Let's talk about periods. Some may choose to call them monthlies or menstrual cycles.
Over the years, lots of awareness has been done in regards to menstrual education and most importantly, menstrual hygiene in Kenya.
It is a fight that continues to be won albeit slowly as more and more people , both male and female are more and more aware of the importance of menstrual health.
Despite the fact that we continue to champion for the same, there have been challenges that have been faced and experienced in the wake of championing for better menstrual hygiene.
One of the biggest challenges lies in the fact that there's little knowledge that is out there with regards to what menstrual hygiene really is.
While some NGOs have taken it upon themselves to educate girls and women about menstruation, there is still little knowledge out there pertaining to issues like period cramps, the period cycle,variety of period products available, preparedness for periods, ovulation and even adverse conditions such as endometriosis.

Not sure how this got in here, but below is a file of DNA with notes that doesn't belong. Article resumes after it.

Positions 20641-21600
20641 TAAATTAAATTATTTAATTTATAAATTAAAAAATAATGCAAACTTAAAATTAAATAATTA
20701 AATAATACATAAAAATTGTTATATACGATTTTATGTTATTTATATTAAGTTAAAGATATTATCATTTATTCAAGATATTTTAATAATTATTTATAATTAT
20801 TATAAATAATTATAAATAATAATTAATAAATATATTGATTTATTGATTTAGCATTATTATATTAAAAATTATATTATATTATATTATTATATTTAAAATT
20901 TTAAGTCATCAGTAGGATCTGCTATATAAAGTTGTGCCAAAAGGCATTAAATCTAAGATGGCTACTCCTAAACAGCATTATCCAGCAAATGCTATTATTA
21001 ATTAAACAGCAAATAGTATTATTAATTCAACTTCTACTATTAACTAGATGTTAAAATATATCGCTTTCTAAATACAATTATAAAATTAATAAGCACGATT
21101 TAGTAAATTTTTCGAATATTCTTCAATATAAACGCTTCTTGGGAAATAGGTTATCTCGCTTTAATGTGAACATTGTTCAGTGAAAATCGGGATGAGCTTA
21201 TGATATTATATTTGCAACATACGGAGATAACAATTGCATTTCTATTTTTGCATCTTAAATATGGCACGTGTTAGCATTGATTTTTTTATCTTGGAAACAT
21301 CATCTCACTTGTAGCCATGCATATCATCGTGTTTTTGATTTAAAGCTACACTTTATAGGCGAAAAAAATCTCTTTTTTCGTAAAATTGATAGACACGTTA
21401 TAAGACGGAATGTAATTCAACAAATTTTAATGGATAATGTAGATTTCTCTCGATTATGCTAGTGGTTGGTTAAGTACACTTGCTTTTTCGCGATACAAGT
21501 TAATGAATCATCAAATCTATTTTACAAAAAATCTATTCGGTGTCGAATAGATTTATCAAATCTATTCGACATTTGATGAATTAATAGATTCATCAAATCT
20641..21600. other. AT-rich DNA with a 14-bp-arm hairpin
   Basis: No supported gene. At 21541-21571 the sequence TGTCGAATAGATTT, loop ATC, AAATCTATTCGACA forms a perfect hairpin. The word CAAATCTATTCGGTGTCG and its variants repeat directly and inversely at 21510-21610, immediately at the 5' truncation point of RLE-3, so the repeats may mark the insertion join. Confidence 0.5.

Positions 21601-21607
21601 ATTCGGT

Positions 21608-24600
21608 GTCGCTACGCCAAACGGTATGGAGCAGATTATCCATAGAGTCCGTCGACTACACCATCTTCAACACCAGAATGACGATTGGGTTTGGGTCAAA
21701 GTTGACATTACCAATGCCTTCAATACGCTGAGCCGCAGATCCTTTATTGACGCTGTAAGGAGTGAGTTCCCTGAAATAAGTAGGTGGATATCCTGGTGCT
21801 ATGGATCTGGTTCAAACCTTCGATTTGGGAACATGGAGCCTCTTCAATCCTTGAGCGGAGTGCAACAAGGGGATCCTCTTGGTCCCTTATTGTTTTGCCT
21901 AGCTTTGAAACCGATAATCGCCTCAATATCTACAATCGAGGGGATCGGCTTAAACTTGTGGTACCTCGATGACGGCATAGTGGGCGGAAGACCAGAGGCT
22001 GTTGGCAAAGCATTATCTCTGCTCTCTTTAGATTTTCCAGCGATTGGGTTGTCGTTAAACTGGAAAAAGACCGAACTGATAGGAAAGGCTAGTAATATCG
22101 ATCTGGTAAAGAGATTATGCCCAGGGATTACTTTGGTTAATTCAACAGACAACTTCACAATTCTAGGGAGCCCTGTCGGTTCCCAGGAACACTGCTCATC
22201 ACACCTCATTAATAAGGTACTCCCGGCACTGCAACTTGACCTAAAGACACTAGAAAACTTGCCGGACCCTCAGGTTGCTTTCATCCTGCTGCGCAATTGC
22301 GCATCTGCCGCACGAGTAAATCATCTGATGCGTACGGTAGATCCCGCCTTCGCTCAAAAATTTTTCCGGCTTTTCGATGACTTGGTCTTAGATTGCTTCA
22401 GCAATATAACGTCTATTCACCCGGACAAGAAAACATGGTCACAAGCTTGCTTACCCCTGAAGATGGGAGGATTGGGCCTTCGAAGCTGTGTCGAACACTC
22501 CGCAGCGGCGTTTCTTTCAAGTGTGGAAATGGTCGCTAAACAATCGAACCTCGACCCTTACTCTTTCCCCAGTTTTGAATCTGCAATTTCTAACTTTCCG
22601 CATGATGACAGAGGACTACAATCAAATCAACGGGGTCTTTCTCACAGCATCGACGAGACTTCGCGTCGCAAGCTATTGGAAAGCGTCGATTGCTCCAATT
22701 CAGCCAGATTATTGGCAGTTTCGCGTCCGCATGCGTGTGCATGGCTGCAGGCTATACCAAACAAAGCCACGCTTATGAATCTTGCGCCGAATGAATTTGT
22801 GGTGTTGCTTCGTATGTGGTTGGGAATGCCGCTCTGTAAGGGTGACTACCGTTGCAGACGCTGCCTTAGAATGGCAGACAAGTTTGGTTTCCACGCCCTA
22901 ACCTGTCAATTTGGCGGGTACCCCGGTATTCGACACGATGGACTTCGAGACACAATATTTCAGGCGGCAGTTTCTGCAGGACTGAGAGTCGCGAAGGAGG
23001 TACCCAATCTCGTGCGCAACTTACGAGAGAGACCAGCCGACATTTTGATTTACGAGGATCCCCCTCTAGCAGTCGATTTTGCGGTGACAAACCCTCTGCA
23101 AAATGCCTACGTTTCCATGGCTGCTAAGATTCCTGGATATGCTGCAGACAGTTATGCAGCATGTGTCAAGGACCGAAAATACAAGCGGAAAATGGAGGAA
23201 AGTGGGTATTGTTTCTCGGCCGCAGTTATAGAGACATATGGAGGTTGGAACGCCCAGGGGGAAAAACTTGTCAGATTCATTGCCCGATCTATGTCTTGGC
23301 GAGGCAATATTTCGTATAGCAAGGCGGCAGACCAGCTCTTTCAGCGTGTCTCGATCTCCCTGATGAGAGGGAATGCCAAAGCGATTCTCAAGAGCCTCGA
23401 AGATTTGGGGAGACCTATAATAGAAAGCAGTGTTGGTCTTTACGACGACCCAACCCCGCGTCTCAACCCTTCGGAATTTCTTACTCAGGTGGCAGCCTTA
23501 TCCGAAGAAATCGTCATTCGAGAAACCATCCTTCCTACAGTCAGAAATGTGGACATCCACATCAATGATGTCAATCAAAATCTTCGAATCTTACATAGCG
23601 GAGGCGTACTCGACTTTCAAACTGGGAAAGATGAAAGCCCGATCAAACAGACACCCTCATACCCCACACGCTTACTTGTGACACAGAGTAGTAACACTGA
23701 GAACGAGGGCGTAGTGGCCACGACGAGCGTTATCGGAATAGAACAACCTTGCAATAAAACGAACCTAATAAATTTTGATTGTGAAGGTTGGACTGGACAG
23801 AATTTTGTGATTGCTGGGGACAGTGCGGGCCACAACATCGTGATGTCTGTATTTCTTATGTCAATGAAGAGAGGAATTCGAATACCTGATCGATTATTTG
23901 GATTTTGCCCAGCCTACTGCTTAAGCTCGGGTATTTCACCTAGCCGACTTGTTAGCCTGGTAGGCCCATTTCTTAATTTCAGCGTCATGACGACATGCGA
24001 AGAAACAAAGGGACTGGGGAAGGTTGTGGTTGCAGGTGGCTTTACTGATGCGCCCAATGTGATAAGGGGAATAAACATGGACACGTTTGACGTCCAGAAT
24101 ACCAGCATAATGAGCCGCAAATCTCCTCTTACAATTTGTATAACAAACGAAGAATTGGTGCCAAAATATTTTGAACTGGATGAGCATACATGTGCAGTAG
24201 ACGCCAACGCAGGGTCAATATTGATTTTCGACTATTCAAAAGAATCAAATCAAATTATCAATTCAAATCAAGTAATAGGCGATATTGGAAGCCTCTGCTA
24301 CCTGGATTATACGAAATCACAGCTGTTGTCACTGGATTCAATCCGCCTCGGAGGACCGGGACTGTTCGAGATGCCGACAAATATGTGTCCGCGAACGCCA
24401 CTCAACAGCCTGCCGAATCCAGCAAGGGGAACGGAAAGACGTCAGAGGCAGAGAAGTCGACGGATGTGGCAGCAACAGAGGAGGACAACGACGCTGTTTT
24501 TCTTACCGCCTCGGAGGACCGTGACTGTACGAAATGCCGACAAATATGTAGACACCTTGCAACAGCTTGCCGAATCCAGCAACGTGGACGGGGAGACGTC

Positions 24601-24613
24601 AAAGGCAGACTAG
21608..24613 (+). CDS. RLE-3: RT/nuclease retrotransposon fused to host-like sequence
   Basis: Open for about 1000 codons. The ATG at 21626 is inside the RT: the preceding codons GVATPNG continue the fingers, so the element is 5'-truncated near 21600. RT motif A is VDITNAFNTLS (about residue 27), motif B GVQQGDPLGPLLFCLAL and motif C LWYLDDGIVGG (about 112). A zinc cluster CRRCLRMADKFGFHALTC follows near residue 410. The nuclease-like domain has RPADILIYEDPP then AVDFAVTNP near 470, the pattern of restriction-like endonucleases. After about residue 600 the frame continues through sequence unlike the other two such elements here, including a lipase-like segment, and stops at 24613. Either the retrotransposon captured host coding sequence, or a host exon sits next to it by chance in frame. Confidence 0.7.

Over the years, sanitary products especially sanitary towels have become cheaper and more affordable to most people. However, the problem of poor access to safe and affordable methods and materials by ladies and girls who live in marginalised areas still lingers.
Lack of access to materials has led to consequences of poor self esteem and infrequent school attendance faced by girls in these areas as they are forced to use unconventional methods such as sitting in the sand until the cycle passes, use of pieces of cloth as pads,etc.
In some communities, these young girls are pushed to early marriages as the onset of periods is used as a symbol of maturity.
While the Menstrual Health Day approaches,we hope to see better enforcement of policies that will help us be able to get to levels where sanitary products such as pads and tampons are availed freely not just to the less fortunate, but to every woman regardless of age and social standing.